DCT shift ac­tion is star­tlingly brisk. How­ever, it does have a ten­dency to roll away on an in­cline be­fore first gear bites.

Like the ’box, the key to hav­ing fun in the CS is by be­ing in the right mode for the steer­ing, sus­pen­sion and driv­e­train. Com­fort, Sport and Sport Plus are avail­able as well as MDM, short for M Dy­namic Mode.

On the road, the M4 Com­pe­ti­tion Pack per­forms like greased light­ning, but it can fall apart on poor roads given its ride is harsh and some­times un­set­tled. As soon as rain falls you can say good­bye to grip. The same can be said for the M4 GTS – de­spite be­ing a sen­sa­tional track tool, it will bite and it’s too sharp to qual­ify as a daily driver. So where does the CS fall in this com­pany? Some­what un­ex­pect­edly, it emerges as the leader of the pack – at least on dry, man­i­cured Bavar­ian roads. An Aussie ver­dict awaits.

Even though the CS chas­sis setup is closely re­lated to the Com­pe­ti­tion vari­ant, it now has proper sus­pen­sion com­pli­ance, ac­cept­able low-speed ride and first-class body con­trol. Its tena­cious road­hold­ing keeps you chortling while the silly amounts of trac­tion make you smile. On a sunny day, the last com­pli­ca­tion the CS needs is all-wheel drive.

The re­dis­cov­ery of a key virtue, com­pli­ance, makes this M4 en­cour­ag­ingly ac­ces­si­ble. Com­pli­ance equals bet­ter sta­bil­ity, more feed­back, su­pe­rior con­trol and en­hanced con­fi­dence. The rear axle, a clas­sic li­a­bil­ity of many M cars, has ma­tured so much that the oc­ca­sional off­putting re­sponses un­der power have all but dis­ap­peared, yet through fast cor­ners the rear wheels can seem to plot dif­fer­ent move­ments. It’s noth­ing se­ri­ous, but as it dances along the edge of ad­he­sion, the CS calls for the odd ad­just­ment on the run.

Equipped with op­tional car­bon­ce­ramic discs and low pro­file tyres, you can keep push­ing the CS’s brak­ing points closer to the apex. How­ever, even when you over­shoot the mark, the fan­tas­tic front-end grip can still reel in the nose just in time. While it lacks ac­tive anti-roll bars and rear­wheel steer­ing, the 338kW 4 Se­ries tracks with ad­mirable pre­ci­sion. In many ways it’s what the M4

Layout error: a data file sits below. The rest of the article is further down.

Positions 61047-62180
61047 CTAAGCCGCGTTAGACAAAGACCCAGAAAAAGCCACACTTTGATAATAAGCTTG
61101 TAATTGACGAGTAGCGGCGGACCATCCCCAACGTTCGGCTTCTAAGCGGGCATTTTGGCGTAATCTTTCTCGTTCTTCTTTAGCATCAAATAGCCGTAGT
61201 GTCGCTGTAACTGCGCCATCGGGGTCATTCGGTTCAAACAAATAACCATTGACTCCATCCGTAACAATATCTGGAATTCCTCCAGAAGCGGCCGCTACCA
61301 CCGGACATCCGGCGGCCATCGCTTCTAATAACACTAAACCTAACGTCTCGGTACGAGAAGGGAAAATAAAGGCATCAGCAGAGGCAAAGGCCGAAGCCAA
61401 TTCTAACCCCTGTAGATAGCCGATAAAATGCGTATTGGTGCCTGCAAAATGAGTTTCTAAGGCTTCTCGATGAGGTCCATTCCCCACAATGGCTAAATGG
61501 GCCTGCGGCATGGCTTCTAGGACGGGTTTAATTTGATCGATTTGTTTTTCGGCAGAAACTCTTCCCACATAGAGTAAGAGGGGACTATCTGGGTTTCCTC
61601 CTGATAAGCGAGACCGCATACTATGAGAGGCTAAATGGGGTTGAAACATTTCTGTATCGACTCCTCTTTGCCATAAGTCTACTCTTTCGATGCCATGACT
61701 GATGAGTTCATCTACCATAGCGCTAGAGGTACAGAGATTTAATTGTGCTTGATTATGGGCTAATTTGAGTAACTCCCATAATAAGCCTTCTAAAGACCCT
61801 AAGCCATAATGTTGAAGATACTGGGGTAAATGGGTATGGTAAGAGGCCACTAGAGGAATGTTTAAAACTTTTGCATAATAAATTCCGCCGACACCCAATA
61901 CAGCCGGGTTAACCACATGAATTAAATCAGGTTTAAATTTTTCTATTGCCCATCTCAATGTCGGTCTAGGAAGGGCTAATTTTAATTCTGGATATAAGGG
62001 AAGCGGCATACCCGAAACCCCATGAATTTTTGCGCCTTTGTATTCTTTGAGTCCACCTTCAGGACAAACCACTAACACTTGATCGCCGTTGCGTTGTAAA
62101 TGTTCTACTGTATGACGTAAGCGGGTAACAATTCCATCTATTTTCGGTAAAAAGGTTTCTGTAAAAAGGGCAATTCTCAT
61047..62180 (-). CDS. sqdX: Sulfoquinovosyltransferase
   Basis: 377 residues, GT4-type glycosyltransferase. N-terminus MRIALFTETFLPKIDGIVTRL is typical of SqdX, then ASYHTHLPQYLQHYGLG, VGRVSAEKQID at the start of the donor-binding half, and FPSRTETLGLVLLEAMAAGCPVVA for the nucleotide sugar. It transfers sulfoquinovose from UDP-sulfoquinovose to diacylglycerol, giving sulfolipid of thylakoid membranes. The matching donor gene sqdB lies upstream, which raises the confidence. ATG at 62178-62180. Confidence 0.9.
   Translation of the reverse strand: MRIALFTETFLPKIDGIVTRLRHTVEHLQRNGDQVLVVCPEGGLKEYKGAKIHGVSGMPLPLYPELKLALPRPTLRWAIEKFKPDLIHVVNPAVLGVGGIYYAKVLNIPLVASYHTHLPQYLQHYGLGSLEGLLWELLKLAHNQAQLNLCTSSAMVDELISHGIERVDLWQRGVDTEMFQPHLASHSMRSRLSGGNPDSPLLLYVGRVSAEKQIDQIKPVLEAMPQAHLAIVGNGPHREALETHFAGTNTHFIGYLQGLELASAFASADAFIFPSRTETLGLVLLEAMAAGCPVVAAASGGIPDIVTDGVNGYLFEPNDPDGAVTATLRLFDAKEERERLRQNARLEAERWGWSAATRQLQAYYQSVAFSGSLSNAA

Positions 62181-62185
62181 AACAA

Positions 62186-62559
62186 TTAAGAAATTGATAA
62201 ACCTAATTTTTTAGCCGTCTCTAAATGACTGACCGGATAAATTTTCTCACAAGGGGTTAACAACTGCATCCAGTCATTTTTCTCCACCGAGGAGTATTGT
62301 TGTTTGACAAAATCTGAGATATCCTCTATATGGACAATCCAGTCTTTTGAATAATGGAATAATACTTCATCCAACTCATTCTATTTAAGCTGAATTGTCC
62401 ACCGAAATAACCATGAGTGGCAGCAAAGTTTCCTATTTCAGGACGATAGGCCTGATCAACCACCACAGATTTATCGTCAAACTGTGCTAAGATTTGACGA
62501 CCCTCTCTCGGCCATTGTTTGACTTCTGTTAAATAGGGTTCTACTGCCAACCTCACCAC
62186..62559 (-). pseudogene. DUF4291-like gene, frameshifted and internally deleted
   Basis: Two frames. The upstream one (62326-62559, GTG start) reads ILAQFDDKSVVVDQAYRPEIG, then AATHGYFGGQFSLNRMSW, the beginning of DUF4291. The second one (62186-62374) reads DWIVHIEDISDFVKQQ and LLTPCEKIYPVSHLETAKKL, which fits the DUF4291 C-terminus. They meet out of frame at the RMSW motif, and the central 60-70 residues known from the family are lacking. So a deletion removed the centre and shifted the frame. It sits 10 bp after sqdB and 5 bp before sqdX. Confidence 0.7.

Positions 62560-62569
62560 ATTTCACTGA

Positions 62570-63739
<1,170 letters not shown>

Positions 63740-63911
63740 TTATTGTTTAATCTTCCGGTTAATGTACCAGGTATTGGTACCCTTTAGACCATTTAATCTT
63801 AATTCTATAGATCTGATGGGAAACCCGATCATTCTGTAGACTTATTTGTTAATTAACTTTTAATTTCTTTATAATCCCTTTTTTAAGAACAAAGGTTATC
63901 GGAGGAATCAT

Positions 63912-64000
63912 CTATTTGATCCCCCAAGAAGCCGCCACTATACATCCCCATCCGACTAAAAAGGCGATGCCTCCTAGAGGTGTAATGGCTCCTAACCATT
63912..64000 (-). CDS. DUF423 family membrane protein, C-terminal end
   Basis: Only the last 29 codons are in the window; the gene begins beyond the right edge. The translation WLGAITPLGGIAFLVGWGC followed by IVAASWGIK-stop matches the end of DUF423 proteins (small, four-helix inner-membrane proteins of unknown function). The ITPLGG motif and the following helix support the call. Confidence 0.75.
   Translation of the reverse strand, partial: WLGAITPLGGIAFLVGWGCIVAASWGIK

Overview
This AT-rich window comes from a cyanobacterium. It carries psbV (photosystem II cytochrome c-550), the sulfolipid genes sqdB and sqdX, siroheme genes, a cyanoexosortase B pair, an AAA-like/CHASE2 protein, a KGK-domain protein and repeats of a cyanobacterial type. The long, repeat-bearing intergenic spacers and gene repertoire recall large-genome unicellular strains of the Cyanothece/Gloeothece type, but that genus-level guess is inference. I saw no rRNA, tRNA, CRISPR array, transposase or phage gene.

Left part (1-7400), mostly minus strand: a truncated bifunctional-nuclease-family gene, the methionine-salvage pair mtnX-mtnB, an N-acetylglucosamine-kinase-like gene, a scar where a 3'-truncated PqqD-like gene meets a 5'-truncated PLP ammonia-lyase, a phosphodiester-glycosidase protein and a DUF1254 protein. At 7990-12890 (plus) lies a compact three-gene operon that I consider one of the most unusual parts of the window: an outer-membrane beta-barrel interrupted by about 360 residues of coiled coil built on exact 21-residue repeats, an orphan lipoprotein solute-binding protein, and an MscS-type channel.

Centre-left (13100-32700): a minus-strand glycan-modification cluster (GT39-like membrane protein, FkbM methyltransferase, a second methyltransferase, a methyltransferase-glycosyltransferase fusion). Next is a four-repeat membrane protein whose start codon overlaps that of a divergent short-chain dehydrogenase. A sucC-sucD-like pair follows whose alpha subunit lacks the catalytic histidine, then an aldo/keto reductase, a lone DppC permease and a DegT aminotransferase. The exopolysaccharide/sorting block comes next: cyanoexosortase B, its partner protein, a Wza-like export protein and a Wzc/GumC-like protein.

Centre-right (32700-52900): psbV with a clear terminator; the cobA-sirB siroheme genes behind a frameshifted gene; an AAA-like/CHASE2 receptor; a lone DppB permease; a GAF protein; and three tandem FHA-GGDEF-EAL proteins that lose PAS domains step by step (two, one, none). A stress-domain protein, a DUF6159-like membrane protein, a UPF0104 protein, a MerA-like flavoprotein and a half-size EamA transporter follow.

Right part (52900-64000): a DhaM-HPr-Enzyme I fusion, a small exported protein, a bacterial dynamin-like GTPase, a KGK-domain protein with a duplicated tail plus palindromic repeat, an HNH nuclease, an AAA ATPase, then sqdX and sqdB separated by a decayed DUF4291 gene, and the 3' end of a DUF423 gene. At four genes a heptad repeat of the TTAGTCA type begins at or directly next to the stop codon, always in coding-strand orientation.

should have been from the out­set as it com­bines great looks, am­ple grunt, a sweet chas­sis and gen­er­ous spec­i­fi­ca­tion all in one.

At the end of the day, it’s still the value-for-money equa­tion which stub­bornly dis­torts this pic­ture. There is lit­tle doubt that the CS is the most de­sir­able it­er­a­tion of the range this side of the $294,715 GTS, but is it re­ally worth the pre­mium over the $154,900 Com­ple­tion Pack – not to men­tion the bar­gain-base­ment, Oz-only $139,990 M4 Pure? I think not.

You could fac­tor in the lure of a spe­cial edi­tion, which seems to elim­i­nate de­pre­ci­a­tion de­spite the higher ini­tial out­lay, but we’re talking driv­ing plea­sure here, not re­turn on in­vest­ment. And that’s some­thing the CS has well and truly cov­ered.

There is lit­tle doubt the CS is the most de­sir­able it­er­a­tion of the M4 range, but is it worth the $55K pre­mium?

Uprated S55 en­gine of­fers 338kW and a GTS-match­ing 600Nm without the com­pli­ca­tion of wa­ter in­jec­tion